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If you’re looking for breathtaking views and dramatic scenery, then this is probably not the walk for you. Instead there are gentle inclines and gentle descents. It is a walk of barley fields, dung heaps, brooks and streams; it is a walk beneath swallows and swifts swooping and diving, stitching the sky as they snap horseflies from the air. It is a walk across footbridges made from old railway sleepers and of paths that suddenly lead you into glades of vivid colour. There are some surprises too. There are wonderfully unusual farmhouses painted in blues and reds that you might otherwise expect to find in the middle of Kansas or Iowa.

For two days, you step out of civilization and live in a kind of purgatory of woods and fields. Apart from the people you meet in the scattering of villages and pubs along the way, you pretty much have England all to yourself.

Just before we arrived back in Diss, the path is blocked by a ford. Unusually long and deep from the recent rain, it seems there is no choice but to wade across. Picking what I think is the shallowest route, the water soon creeps over the top of my boots and the freezing water gushes in, a wonderful balm on my aching feet. With my staff in hand, and t-shirt tied about my head, I acknowledge that I am cutting a somewhat biblical figure and living up to my namesake St Christopher. It’s then that I hear Joe‘s slightly apologetic voice: ‘Er, Chris, sorry about this mate, but I’ve just seen a bridge over there.’

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Pincher Martin – Born Survivor?

Despite being reasonably familiar with William Golding and his work, I somehow missed this strange, unsettling novel about a shipwrecked sailor. That is, until I heard about an adventurer from Scotland, Nick Hancock, who was planning to spend 60 days on Rockall. The news report mentioned that the island in the Atlantic (off the Hebrides and known only by name to most from the shipping forecast) was the location for this, Golding’s third novel. So I picked it up for 40p in a lovely old orange Penguin paperback edition. It would look good I thought, peeking out of the pocket of my new brown jacket.

Essentially it’s Robinson Crusoe meets Bear Grylls meets Life of Pi set in the 1940s and in the bleakest possible surroundings. The setting is a large rock (the real Rockall is barely 25m across) totally exposed to the elements without trees, soil, or any vegetation beyond that which can cling to it.

In the novel WWII British Naval Officer (named Chris Martin, all you Coldplay fans; the ‘Pincher’ is an unexplained nickname, but one which hints at some past misdemeanour) finds himself flailing in the freezing, black Atlantic after his ship is torpedoed, before being washed up on the island. Despite being an actor in civvy street, Martin is impressively clued up on his survival skills and fans of Bear Grylls will enjoy his displays of resourcefulness.

He prises mussels and sea anemones from the sides of rocks to eat, and finds a pool of fresh water in a crevasse, precariously sealed in by a red, reed-like slime and uses his oil skin to catch more rain. He finds a hole in the rock for shelter and even makes a pattern from seaweed to create a land to air signal. So far, so Haynes’ Survival Manual. He builds a mannequin from boulders (‘The Dwarf’) to attract attention from passing shipping and wraps silver foil from the remains of a chocolate bar around its head to catch the light.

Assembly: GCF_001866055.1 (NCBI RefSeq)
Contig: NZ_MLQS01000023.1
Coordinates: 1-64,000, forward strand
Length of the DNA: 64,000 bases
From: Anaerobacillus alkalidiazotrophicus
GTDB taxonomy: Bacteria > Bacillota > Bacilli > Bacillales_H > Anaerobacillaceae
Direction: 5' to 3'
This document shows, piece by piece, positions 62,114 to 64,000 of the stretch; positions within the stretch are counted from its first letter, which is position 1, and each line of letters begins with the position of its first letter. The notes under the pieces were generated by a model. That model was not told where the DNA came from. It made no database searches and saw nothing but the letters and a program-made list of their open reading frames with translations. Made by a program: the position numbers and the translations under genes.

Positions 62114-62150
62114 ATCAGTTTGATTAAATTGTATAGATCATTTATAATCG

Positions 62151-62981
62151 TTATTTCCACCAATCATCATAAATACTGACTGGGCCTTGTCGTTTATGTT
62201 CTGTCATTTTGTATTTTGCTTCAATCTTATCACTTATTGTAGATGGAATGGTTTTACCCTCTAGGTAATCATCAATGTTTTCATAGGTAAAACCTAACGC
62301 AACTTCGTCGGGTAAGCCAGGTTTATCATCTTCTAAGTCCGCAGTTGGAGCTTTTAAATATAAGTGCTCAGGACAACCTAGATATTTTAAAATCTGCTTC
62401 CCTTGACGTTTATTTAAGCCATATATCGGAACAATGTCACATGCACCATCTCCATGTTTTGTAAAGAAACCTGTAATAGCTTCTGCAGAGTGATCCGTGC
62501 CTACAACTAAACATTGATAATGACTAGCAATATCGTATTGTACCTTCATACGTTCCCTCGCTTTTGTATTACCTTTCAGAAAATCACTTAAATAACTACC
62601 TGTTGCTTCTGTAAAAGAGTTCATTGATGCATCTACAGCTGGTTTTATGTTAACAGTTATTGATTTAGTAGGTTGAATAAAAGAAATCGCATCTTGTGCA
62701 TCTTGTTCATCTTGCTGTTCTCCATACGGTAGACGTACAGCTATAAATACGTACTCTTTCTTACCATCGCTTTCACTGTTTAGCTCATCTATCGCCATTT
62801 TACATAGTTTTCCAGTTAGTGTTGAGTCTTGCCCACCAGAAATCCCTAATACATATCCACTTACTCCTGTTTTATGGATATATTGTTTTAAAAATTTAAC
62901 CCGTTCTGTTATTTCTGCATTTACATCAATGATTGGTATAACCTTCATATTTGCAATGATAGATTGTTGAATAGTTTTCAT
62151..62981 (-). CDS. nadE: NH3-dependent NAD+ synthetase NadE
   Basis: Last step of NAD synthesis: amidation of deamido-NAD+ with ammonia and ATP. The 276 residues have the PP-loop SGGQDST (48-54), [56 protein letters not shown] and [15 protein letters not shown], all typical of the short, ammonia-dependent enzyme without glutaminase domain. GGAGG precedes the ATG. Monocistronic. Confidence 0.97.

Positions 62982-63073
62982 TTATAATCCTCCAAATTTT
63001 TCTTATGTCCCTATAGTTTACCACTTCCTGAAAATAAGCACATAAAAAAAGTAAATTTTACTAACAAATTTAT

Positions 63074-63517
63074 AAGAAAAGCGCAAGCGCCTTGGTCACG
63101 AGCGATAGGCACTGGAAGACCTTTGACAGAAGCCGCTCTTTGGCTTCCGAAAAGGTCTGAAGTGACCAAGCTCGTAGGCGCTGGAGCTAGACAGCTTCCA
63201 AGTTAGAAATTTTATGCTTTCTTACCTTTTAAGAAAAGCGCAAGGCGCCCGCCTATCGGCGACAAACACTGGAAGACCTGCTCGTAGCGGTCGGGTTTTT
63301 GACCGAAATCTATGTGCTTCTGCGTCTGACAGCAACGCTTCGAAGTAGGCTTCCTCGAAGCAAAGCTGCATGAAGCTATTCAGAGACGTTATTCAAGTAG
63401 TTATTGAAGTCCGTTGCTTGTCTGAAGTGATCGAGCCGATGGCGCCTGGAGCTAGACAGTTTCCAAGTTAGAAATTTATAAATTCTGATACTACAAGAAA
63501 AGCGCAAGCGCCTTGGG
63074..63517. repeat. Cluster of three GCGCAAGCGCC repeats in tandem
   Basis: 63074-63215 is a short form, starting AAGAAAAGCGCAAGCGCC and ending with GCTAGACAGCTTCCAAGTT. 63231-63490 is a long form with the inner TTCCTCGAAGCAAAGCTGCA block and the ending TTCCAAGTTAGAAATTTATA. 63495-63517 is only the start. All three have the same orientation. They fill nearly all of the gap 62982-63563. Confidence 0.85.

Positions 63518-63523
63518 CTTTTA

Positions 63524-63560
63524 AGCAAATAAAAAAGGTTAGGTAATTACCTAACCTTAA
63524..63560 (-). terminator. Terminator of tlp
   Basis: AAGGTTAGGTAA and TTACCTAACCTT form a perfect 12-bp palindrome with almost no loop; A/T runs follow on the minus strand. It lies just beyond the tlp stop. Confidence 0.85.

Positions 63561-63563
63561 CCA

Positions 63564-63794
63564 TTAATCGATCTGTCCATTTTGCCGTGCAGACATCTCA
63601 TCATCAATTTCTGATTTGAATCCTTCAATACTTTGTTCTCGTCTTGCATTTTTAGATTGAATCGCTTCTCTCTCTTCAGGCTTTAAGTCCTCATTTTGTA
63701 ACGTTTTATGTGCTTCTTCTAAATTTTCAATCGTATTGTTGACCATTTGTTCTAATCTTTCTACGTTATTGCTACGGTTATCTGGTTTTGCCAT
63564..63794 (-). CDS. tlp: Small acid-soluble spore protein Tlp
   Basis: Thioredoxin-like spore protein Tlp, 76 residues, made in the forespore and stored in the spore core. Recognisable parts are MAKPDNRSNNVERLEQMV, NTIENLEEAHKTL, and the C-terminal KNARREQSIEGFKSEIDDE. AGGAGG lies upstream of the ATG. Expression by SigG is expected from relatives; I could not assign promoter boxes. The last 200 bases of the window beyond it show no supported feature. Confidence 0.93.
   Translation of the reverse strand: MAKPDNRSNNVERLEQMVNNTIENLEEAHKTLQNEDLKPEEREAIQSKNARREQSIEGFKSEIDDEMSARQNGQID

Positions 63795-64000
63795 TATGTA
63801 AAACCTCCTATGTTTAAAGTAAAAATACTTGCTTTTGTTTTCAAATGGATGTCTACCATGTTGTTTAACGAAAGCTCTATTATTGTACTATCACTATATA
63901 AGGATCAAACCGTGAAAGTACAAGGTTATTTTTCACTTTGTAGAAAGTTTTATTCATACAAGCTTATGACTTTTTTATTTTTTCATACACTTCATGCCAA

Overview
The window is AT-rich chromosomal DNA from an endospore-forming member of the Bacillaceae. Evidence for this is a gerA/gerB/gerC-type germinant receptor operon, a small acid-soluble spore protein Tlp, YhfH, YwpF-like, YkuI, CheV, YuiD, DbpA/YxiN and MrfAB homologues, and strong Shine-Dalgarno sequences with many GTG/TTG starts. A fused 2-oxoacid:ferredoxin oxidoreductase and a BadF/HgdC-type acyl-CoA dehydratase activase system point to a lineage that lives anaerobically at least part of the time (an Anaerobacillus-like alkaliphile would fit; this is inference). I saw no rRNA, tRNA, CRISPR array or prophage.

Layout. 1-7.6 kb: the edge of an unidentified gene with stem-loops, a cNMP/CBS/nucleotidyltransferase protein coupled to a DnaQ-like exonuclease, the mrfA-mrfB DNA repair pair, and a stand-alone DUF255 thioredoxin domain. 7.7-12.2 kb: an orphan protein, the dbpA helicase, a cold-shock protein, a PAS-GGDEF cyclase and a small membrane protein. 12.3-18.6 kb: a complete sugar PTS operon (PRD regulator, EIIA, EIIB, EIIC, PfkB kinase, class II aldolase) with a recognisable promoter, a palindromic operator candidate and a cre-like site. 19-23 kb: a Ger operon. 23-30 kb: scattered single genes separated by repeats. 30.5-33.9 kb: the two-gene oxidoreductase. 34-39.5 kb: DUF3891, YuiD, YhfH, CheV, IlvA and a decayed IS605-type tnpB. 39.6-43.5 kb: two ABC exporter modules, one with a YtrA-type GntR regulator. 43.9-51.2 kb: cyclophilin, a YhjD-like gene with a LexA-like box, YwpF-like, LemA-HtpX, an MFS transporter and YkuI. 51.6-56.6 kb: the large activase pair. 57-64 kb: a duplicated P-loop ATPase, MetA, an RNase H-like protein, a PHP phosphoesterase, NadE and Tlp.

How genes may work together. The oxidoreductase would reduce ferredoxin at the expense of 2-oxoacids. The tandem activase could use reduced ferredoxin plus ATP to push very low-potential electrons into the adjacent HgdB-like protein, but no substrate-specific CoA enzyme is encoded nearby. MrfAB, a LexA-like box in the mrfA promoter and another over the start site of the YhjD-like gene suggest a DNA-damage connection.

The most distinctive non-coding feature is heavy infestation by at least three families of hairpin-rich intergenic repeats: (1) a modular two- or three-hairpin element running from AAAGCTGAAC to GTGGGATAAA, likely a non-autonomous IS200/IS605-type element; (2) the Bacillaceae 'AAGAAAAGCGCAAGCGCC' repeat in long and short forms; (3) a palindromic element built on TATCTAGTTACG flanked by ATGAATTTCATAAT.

In the first few pages of minutes described action (each scrape of the knife, each breath of wind is meticulously relayed) you begin to wonder how Golding is going to sustain your attention. With a single protagonist, and a barren landscape, it begins to feel like a lost Samuel Beckett play – and something of a chore.

But as you would expect from William Golding, things soon take on a sinister dimension and it becomes clear that two dramas are unfolding simultaneously – one on the rock, and one in the survivor’s mind. Dehydrated and malnourished, the Dwarf with its loose stone balanced at the top, becomes a ‘nodding’ companion; it is the dark voice of his subconscious. He is revisited by childhood nightmares and haunted by the guilt of betrayed friendships, thwarted ambition and unrequited love. A specific, significant incident – a sin – is revealed late in the book, damns him by the reader and his own conscience.

Golding’s achievement is in two parts; the first is the brilliant, poetic description of the natural world. The descriptions of the play of the light on the sea are deeply impressionistic and the meaning is double layered:

‘The water was smoother today, as though the dead air were flattening it. There was shot silk in swathes; oily looking patches that became iridescent as he watched, like scum in a ditch’

Martin’s own character is clever reflected here; his lapse into pessimism; the blemishes on his soul and self loathing are all revealed in what he sees around him; the pathetic fallacy of the storm, like Lear on the heath is indicative of the onset of his true, self destructive madness.

The second is the seamless interweaving of memory, the inner voice of the mind, and his own utterances. He is intelligent (as he constantly reminds himself) resourceful and determined. The revelation of character through action and observation is skilfully done and Martin’s vanity and arrogance is both a survival technique and a flaw. As an actor, he declaims Shakespeare and classical verse – like Prospero from the rock – although pointed, unlike Shakespeare’s magician, he fails to master the island.

As in life, there is a constant struggle between hope and despair; sanity and madness; good and evil, strength and weakness (his hapless friend Nathaniel is the virtuous counterpoint to his own flawed character) . The narrative is packed with repetitions and mirrors of itself and is a deliberate echo of Martin’s confusion. The island’s unbearable nihilism playing against Martin’s human response to impose order and normality creates great tension; it is unclear how long he spends on the island – days, weeks? With jumps between past and present; fractured speech and dislocated images, Golding deliberately wrong foots the reader. There is also an ironic distance in the language – eyes are ‘windows‘; his hair becomes ‘curtains‘, as if to emphasise the loss of the self. Recurrent images, initially abstract and inexplicable, gradually reveal their meaning.